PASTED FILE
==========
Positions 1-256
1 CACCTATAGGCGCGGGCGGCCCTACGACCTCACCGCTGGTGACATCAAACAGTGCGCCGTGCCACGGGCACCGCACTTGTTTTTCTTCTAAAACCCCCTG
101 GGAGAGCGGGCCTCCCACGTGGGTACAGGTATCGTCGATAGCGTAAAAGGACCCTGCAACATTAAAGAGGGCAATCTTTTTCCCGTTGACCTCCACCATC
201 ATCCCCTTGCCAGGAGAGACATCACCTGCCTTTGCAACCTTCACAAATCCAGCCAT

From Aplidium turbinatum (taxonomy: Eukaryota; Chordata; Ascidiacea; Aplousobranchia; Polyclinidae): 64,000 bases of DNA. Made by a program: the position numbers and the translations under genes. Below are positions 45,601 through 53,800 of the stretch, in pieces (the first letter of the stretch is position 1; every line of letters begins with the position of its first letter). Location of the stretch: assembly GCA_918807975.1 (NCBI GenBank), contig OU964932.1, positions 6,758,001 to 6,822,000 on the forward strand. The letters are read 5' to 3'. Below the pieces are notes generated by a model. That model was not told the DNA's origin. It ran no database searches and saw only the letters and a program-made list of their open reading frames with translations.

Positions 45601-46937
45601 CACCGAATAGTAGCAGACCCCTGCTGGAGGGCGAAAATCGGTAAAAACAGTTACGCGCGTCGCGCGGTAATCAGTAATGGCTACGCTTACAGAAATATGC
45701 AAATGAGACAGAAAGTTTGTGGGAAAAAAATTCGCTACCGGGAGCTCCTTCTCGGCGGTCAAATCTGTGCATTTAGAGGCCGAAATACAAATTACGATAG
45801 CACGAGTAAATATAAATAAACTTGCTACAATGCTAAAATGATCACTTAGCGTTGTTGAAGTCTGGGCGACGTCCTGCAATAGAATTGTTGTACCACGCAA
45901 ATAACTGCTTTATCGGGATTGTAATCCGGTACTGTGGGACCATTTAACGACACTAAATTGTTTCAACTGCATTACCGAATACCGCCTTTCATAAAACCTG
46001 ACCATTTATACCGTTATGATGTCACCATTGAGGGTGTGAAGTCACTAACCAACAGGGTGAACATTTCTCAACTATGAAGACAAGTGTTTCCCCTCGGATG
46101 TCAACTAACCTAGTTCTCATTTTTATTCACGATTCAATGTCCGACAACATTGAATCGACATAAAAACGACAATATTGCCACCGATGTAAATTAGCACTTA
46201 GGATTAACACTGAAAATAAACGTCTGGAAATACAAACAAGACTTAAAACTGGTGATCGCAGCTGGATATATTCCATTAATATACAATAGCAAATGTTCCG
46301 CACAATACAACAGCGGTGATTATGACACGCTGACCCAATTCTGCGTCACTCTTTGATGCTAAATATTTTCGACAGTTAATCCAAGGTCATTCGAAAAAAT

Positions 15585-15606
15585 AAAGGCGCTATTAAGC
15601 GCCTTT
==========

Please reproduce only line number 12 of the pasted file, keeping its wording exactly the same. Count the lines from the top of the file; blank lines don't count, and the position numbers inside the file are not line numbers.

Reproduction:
46101 TCAACTAACCTAGTTCTCATTTTTATTCACGATTCAATGTCCGACAACATTGAATCGACATAAAAACGACAATATTGCCACCGATGTAAATTAGCACTTA